Miles Cook
November 1, 2004
Photos By: Donald Farr

* 130-amp alternator.

* Inoperative interior courtesy-lamp switches. (In the previously mentioned '90 CHP car, the lights did work. They were turned on by moving the dashboard-light dimming wheel all the way to bright, then clicking through the detent to turn on the lights. This option kept the lights from coming on when the doors were opened).

* Door molding delete.

Body And Interior
SSP Mustangs were available in all standard production colors, and unmarked cars were ordered in a wide variety of standard colors. As mentioned above in "Standard Equipment," SSP cars came with floorpan reinforcement plates under the rear of the front-seat frame's fasteners. These welded-in lateral steel braces stiffened the floorpan and spread the seat load over a larger area.

Some SSP Mustangs were ordered with power windows and locks (though all the CHP cars we've seen had crank windows and no power locks). The '90 CHP reference car we've mentioned had crank windows and no power locks, but did have power-operated outside mirrors with the switch in the center console. Some states such as Oregon and Colorado even equipped cars with a rollbar.

Electrical And Cooling Systems
Mechanical subsystems in SSP Mustangs were upgraded for the rigorous duty of police work. This included electrical equipment and a number of updates for cooling components. The main electrical upgrade was one of two high-output alternators eventually made optional at different times of production. Beginning in 1987, a high-output Lestek unit was optional and was rated at 135 amps. It was used along with a Motorcraft external voltage regulator. For the '92-'93s, the Lestek component was replaced with a lower-cost Motorcraft 130-amp unit that also had an internal voltage regulator. A unique cast-aluminum bracket was used to mount the Motorcraft alternator to the engine. The optional noise suppression package was another upgrade mentioned above.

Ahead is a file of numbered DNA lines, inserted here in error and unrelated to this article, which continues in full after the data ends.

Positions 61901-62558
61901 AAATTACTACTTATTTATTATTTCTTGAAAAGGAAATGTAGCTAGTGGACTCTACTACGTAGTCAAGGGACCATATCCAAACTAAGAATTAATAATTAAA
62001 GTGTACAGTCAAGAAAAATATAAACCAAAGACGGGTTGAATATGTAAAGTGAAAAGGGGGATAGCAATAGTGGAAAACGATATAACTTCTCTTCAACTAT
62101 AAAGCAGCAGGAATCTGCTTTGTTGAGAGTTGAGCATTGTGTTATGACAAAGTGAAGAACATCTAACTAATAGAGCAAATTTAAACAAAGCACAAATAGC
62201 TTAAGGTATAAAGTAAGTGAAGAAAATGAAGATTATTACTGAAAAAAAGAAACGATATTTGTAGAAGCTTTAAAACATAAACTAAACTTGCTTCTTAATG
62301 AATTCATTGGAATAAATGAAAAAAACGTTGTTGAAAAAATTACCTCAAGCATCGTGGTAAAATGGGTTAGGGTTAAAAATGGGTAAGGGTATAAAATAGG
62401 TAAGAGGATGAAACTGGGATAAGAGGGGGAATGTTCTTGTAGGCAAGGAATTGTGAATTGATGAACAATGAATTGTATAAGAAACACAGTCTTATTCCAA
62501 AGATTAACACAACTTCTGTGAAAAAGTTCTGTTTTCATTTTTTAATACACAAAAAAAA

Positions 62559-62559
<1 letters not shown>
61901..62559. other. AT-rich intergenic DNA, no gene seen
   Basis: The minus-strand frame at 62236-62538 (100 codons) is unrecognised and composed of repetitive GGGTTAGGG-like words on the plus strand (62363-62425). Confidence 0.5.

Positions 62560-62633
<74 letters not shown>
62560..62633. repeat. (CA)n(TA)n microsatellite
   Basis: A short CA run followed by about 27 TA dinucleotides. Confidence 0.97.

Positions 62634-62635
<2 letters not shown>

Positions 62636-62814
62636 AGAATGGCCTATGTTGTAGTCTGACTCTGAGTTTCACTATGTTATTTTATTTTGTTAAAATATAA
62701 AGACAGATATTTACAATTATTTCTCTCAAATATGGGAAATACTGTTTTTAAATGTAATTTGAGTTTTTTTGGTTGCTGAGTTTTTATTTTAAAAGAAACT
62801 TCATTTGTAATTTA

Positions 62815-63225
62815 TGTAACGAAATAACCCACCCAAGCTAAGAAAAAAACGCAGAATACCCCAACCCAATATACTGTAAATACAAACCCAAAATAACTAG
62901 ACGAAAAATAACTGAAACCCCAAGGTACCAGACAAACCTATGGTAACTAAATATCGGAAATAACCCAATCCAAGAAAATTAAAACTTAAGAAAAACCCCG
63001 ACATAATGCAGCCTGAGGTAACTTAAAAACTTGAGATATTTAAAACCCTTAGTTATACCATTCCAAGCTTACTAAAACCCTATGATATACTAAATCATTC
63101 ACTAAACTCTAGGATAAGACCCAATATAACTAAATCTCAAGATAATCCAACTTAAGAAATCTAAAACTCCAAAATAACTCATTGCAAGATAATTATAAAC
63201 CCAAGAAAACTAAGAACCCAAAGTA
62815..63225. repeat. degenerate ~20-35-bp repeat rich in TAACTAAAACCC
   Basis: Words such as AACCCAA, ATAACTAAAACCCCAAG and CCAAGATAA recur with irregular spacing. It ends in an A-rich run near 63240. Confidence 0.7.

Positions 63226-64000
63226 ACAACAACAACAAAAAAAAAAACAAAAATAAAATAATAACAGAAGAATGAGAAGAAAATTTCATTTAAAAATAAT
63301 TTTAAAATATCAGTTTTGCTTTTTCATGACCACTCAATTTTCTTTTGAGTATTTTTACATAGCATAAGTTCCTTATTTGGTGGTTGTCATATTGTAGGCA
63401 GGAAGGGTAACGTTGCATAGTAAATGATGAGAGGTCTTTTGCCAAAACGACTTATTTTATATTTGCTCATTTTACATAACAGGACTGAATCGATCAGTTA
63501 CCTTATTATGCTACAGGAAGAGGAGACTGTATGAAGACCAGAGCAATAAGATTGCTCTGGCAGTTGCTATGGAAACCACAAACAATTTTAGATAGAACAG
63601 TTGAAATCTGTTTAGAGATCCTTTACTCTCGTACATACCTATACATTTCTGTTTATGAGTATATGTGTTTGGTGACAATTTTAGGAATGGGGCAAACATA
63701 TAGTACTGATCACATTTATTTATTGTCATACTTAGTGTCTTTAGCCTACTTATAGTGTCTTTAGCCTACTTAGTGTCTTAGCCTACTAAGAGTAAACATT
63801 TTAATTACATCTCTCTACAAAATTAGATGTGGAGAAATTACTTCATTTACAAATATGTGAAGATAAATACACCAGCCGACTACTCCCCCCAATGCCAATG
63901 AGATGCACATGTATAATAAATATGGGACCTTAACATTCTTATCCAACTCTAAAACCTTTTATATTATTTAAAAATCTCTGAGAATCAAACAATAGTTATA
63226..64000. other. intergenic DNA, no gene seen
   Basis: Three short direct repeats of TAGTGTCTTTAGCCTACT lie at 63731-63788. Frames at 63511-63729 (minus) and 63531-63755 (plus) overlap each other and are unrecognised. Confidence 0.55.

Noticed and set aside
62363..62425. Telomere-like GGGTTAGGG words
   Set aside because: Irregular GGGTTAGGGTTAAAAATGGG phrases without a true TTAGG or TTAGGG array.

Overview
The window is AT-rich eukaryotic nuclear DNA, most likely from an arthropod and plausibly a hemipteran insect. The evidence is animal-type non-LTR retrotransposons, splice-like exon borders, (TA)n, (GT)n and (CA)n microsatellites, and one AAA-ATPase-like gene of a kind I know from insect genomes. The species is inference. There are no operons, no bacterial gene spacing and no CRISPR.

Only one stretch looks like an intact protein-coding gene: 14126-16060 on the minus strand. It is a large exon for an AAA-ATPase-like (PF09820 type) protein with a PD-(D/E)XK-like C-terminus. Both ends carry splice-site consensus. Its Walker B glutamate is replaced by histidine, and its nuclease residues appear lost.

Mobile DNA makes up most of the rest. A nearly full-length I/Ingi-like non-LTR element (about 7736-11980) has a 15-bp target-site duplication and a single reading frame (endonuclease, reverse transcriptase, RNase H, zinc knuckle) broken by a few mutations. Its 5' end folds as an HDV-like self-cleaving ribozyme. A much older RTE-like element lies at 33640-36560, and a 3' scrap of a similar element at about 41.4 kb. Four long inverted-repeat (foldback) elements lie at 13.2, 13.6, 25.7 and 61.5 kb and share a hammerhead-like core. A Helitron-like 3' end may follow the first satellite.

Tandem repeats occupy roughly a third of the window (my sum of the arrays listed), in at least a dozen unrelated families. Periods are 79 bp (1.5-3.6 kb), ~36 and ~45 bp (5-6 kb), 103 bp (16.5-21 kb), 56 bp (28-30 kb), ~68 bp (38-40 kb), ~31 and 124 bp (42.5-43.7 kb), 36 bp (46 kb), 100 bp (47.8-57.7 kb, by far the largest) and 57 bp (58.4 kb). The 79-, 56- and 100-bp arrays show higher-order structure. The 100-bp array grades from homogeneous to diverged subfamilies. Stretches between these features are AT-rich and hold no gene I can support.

Cooling was also addressed with the SSP componentry. Upgrades were standard or optional for cooling of water, engine oil, and transmission fluid. Though the radiator was standard as used on all 5.0s, a unique fan clutch was used on SSP cars for improved cooling effectiveness. Silicone rubber coolant hoses were available as an option, though there was some debate as to whether they were any more durable than the standard hoses.

An engine-oil cooler became available in 1986 and was reportedly standard. It mounted between the engine-block filter pad and oil filter, thus it's referred to as a sandwich-type unit. Its presence required the use of a shorter oil filter to allow it to fit the cooler with adequate clearance.

SSP Mustangs equipped with an automatic transmission came standard with a transmission oil cooler. This unit was mounted on brackets fastened to the radiator core support forward of the A/C condenser, which was carried in front of the radiator.

There were no significant revisions in this area. There were no horsepower-enhancing modifications to any SSP Mustang 5.0L engines or durability upgrades to the T5 transmissions or 7.5- and 8.8-inch rearends. The trans-oil cooler for AOD-equipped cars was the only upgrade that pertains to the drivetrain in SSP 5.0s.

Suspension, Brakes, Wheels And Tires
All SSP Mustangs had standard front disc and rear drum brakes as found on all other V-8 Fox-body Mustangs. Contrary to rumors, there were no brake upgrades whatsoever from the factory for SSP-optioned 5.0s.

The story is almost the same for the suspension: Everything is the same as in all other Fox 5.0s, except for one thing. During the '92 model year, Ford began installing revised rear upper control arms with stronger upgraded bushings.